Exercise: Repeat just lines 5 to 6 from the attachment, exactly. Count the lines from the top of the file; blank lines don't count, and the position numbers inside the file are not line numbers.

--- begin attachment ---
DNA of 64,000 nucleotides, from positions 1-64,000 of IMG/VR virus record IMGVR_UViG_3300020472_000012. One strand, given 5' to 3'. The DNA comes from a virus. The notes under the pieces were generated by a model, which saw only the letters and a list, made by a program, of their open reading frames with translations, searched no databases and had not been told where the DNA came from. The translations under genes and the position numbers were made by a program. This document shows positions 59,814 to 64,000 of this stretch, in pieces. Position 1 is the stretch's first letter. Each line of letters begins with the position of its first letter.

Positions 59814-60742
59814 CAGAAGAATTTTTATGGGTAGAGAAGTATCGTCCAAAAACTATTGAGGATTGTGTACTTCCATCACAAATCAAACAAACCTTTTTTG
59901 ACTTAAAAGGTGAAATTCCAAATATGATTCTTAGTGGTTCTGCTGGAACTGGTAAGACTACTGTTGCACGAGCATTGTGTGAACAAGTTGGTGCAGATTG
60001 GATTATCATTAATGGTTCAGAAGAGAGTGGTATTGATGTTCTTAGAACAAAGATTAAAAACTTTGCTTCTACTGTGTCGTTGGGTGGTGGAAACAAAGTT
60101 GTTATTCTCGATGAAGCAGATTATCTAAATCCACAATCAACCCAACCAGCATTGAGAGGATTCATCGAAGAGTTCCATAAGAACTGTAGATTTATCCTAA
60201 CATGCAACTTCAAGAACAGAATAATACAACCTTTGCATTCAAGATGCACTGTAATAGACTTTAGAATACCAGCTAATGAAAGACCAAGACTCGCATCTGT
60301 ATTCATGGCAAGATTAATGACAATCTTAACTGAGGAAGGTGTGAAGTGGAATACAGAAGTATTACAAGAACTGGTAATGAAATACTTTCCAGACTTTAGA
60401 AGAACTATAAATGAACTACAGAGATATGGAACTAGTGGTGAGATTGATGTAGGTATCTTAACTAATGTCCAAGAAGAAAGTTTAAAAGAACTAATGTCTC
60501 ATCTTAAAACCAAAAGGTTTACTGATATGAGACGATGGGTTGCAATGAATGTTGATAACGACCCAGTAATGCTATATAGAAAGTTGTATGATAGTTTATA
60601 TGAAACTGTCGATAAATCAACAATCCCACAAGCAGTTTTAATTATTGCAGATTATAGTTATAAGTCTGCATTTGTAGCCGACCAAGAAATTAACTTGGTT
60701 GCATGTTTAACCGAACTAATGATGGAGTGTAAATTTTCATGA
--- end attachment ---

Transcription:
60001 GATTATCATTAATGGTTCAGAAGAGAGTGGTATTGATGTTCTTAGAACAAAGATTAAAAACTTTGCTTCTACTGTGTCGTTGGGTGGTGGAAACAAAGTT
60101 GTTATTCTCGATGAAGCAGATTATCTAAATCCACAATCAACCCAACCAGCATTGAGAGGATTCATCGAAGAGTTCCATAAGAACTGTAGATTTATCCTAA